That's it for me. And hey, if you're one of the four people who follow my blog, or stumbled across it by some happy accident and you're a writer or know someone who is, please spread the word. W1S1 isn't about competing, it's about getting writers to write and sub, something that most non-writers would be shocked to know does not happen enough.

Saturday, April 9, 2011

My Achey Breaky Heart

My second PRL from Beneath Ceaseless Skies came today.

Thanks very much for sending this story to 
_Beneath Ceaseless Skies_. 
Unfortunately, it's not quite right for us.  
Although I found Samael to be
an engaging character, the conclusion  
didn't quite work for me. I didn't
feel I had a new understanding of the  
world from the trickster's actions,
which made the details of the 'demons'  
feel somewhat disconnected from the
We appreciate your interest in our magazine. 
Please feel free to submit
other work in the future.
Kate Marshall
Assistant Editor
_Beneath Ceaseless Skies_

Kate's great because she lets you know exactly what she didn't like about your story, but she does it in a polite way that doesn't crush your soul. It got me to thinkin': would it be better if PRLs like this were a little more...I don't know...salty?

About a year ago I read Dreamsongs, the George RR Martin career retrospective, and there were these little (or not so little) introductions to each section written by Martin himself. Prior to the section featuring his story "The Meathouse Man", George gives some backstory:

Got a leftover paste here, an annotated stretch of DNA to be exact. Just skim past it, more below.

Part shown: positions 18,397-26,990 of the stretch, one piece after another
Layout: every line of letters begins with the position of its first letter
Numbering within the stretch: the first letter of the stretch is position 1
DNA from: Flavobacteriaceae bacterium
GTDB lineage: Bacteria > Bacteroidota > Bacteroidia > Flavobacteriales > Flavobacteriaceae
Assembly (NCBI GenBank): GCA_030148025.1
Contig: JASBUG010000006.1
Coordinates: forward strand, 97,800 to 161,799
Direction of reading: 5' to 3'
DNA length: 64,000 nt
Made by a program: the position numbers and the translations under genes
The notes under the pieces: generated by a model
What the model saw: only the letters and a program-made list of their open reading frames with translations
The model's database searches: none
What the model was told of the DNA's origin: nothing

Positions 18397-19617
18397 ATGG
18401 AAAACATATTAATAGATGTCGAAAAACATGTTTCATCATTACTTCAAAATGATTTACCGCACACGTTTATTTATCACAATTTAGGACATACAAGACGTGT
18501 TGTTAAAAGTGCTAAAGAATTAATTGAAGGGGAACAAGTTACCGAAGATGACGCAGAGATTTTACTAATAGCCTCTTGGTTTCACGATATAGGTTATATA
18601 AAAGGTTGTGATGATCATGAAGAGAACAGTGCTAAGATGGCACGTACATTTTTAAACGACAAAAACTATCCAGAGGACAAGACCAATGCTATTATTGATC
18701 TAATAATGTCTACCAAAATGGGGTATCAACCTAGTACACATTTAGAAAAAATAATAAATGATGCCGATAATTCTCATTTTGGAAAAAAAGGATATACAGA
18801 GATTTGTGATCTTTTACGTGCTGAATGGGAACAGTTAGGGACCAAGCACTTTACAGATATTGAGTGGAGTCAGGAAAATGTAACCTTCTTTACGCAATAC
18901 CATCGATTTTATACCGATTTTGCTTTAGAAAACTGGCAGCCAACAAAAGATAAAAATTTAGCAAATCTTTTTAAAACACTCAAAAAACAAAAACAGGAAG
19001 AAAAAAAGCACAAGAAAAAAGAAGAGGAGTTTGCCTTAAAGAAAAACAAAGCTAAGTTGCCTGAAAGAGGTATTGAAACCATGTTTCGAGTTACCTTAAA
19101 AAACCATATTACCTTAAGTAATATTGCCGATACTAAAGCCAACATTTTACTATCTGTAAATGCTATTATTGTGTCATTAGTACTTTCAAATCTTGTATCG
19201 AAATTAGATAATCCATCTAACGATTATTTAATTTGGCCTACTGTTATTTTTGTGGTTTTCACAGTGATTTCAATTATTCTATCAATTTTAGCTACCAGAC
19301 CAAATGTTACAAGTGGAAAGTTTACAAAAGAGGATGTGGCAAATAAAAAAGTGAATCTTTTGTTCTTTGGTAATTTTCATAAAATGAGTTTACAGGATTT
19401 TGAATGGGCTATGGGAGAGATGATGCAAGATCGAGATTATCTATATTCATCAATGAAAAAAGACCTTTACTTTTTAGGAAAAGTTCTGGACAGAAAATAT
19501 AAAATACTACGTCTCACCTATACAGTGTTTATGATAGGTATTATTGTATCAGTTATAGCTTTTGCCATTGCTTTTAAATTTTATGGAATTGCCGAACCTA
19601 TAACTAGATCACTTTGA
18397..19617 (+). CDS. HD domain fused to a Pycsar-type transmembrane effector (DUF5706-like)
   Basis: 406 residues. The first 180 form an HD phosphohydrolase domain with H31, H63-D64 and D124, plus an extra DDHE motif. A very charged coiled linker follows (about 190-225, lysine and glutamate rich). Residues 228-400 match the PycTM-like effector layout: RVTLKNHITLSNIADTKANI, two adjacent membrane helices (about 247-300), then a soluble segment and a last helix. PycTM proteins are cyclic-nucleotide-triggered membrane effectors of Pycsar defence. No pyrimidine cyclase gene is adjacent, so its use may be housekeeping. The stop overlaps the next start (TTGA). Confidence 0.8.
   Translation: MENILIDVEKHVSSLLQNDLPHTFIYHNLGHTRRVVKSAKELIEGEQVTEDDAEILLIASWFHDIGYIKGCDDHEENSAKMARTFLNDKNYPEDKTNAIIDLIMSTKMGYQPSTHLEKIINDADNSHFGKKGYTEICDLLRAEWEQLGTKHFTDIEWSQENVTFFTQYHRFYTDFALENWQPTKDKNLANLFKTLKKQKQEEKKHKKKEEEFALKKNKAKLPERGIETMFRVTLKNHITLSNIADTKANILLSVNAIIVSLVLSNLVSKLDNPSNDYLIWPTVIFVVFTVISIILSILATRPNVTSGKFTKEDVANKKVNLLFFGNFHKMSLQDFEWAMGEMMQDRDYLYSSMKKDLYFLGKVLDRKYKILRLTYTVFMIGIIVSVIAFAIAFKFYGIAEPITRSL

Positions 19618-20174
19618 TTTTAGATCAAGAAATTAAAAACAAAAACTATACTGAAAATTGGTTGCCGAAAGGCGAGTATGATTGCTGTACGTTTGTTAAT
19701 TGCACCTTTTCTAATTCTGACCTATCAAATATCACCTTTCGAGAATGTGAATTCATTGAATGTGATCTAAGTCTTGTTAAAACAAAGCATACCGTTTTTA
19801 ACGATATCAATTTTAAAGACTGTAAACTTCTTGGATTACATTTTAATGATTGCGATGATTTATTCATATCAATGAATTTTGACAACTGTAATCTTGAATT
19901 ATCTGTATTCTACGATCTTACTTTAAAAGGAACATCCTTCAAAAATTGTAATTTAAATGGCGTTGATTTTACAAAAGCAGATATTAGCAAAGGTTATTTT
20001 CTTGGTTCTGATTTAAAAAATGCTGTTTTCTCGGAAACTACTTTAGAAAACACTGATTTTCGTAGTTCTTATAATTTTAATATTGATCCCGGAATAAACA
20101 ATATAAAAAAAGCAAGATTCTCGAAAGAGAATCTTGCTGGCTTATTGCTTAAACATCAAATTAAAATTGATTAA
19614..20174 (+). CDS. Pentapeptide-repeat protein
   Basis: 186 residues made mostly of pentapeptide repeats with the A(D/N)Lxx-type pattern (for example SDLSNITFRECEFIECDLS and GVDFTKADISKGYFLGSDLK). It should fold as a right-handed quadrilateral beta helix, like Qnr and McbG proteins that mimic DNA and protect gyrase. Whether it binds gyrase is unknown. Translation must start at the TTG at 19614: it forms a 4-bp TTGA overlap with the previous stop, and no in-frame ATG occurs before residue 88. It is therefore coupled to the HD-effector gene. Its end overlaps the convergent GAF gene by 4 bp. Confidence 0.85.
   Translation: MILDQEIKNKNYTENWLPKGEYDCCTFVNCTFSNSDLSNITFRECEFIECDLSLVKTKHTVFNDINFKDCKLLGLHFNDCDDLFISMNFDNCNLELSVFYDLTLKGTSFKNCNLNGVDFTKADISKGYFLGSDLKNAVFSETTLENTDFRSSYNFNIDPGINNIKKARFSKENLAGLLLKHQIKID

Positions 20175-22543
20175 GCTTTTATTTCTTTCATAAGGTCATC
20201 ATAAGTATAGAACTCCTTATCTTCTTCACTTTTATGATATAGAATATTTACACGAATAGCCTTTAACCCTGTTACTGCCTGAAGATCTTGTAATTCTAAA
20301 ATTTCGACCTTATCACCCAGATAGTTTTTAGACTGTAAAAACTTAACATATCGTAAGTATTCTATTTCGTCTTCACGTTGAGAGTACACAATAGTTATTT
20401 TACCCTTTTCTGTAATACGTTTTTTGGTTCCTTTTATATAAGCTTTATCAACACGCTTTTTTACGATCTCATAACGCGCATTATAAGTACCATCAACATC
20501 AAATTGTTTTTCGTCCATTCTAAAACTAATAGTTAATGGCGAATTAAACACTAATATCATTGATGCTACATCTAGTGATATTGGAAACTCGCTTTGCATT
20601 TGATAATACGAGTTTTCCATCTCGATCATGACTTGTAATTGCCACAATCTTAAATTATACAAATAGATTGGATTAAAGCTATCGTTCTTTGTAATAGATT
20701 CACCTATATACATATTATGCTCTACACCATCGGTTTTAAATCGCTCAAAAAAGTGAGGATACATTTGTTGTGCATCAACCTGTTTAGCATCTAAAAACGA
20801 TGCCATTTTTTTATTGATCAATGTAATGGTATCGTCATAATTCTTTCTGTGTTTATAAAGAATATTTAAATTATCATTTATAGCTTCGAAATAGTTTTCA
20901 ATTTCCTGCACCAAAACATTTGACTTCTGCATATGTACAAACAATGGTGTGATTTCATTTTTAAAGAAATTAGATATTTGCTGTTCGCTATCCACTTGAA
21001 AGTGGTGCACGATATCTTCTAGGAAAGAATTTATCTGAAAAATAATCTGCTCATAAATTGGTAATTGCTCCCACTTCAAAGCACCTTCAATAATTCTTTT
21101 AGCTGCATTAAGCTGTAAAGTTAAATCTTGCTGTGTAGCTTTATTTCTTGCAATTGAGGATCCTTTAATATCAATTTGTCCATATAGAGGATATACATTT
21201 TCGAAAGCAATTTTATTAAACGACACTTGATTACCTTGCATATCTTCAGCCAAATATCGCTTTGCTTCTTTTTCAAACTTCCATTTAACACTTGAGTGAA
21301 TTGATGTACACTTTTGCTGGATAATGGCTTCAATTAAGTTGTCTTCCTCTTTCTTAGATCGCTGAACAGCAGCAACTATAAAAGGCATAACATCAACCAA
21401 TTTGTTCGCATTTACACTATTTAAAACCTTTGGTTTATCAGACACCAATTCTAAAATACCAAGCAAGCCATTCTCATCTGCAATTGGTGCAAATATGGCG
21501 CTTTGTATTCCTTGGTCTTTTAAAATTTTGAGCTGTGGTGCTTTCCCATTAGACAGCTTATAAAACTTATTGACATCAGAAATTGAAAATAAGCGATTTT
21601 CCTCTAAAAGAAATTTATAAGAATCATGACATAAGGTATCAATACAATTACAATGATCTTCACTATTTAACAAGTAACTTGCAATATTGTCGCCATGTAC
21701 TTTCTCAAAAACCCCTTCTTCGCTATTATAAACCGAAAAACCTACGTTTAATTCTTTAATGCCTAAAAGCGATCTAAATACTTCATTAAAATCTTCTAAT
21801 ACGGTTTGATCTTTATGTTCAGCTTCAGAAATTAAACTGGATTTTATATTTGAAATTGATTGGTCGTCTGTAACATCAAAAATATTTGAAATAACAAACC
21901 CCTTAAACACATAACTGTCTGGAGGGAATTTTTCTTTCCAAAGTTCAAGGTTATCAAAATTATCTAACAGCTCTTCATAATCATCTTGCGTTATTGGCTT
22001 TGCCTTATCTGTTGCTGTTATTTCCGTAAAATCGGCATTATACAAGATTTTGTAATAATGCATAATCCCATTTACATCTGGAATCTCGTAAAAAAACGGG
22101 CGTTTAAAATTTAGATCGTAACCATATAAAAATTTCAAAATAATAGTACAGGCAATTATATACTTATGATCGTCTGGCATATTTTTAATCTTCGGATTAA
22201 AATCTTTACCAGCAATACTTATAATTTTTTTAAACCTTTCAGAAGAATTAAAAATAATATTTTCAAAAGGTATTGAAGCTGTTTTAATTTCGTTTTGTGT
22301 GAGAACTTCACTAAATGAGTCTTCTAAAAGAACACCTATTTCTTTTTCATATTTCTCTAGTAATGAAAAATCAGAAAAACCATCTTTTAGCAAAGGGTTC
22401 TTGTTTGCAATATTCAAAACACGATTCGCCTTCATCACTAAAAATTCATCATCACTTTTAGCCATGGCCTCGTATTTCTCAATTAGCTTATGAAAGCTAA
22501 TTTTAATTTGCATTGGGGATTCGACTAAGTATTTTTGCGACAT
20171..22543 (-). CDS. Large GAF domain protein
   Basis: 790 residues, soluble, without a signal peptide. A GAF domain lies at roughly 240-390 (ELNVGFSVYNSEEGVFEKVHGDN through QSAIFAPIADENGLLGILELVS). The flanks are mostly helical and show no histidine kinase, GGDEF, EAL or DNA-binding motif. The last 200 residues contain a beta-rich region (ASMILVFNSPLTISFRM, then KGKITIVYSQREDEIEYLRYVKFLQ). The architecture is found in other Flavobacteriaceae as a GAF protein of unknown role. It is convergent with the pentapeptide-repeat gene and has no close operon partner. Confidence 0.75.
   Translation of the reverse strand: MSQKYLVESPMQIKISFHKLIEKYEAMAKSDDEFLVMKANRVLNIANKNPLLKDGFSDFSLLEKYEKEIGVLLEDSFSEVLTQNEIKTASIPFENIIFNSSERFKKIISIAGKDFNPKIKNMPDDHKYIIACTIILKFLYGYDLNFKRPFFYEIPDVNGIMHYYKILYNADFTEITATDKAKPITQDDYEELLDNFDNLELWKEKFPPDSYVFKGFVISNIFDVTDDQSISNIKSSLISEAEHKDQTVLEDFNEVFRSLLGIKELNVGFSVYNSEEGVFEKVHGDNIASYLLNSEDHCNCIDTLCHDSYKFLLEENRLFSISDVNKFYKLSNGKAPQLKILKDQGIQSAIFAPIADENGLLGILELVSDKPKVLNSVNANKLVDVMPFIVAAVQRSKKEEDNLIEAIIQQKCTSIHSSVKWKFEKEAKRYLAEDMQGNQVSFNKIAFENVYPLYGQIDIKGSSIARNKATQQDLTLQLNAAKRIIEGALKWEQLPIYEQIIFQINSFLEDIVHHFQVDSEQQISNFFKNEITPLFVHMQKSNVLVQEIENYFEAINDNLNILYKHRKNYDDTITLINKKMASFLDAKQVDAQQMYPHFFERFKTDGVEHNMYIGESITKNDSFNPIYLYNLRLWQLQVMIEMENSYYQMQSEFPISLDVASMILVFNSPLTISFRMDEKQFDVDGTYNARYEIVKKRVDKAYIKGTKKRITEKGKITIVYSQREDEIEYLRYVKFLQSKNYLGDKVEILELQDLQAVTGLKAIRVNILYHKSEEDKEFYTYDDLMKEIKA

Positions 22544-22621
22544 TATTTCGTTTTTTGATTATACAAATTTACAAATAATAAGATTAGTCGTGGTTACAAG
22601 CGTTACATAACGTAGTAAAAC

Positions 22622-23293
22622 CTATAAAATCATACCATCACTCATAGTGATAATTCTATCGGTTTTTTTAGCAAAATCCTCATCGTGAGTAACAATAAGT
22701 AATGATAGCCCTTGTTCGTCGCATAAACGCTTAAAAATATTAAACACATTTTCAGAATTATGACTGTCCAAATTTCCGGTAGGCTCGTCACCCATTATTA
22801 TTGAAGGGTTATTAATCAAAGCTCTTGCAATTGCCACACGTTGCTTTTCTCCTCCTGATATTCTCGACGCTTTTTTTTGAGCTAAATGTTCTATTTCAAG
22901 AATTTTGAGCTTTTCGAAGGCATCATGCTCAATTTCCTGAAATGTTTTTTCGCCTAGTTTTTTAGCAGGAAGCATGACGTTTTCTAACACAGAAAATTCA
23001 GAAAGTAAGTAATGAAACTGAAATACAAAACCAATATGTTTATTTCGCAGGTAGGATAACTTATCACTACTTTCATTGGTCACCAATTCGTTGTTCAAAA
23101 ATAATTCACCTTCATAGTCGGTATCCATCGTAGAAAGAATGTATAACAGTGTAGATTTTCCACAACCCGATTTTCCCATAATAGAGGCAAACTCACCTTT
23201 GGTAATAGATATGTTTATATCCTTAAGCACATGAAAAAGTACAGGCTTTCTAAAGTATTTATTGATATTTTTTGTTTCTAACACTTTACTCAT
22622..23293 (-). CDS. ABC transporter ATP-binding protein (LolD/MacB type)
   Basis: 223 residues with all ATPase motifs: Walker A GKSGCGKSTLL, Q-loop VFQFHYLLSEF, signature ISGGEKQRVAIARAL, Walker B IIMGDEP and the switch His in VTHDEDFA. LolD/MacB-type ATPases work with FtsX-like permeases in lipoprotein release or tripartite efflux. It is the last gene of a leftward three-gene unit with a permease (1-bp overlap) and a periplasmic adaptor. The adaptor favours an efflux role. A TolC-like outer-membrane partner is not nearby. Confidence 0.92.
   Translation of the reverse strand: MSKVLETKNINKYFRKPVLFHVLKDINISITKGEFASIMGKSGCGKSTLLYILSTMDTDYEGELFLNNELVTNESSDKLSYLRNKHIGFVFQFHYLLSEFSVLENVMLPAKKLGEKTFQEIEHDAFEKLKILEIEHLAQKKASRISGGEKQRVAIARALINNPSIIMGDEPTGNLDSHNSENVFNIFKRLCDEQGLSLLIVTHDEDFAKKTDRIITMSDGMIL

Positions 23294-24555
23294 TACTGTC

Harlan [Ellison] returned my manuscript on March 30, 1974, with a letter of rejection that began, "Aside from shirking all responsibility to the material that forms the core, it's a nice story." After which he eviscerated me, challeneging me to tear the guts out of the story and rewrite the whole thing from page one. I cursed and fumed and kicked the wall, but I could quarrel with a single thing he said. So I sat down and ripped the guts out of the story and rewrote the whole thing from page one, and this time I opened a vein as well, and let the blood drip down right onto the paper.

Now, this isn't exactly an apples-to apples comparison; George had already been published multiple times, and had met Harlan in person prior to that, and the story in question was actually solicited rather than pulled from the slush pile. Also worth noting is that Harlan Ellison is a rather...salty...person to begin with, so his response probably was a bit harsher than the norm, to say the least. But there's something about getting challenged that really revs my engine. Aren't all the best teachers the ones that refuse to pull punches, the ones that hold a mirror up in front of you before they go about rescuing you from yourself?

I suppose I'm asking for too much. Editors are busy, and there are only so many hours in the day to respond to the hundreds of submissions, most of them probably crap. A personal rejection that challenges you probably requires more time and energy than the polite, straight-forward explanation. Maybe those Ellison-esque rejections are like gift baskets at the Emmy's--you gotta be somebody to get em.

But I still say there could be a little more oomph in these rejections. As much as I appreciate and value rejections like these, sometimes I feel like I could use a good kick in the ass, too.

Anyway, onward and upward. Back to the drawrin' board.

Oh, and since I quoted him, go ahead and buy George RR Martin's Dreamsons at There are two volumes, and both appear to be in the bargain bin. I picked them up a year ago and still go back to reread the stories from time to time. There's even a Dunk & Egg story in there. The finest collection of short work by one writer I've ever read, actually.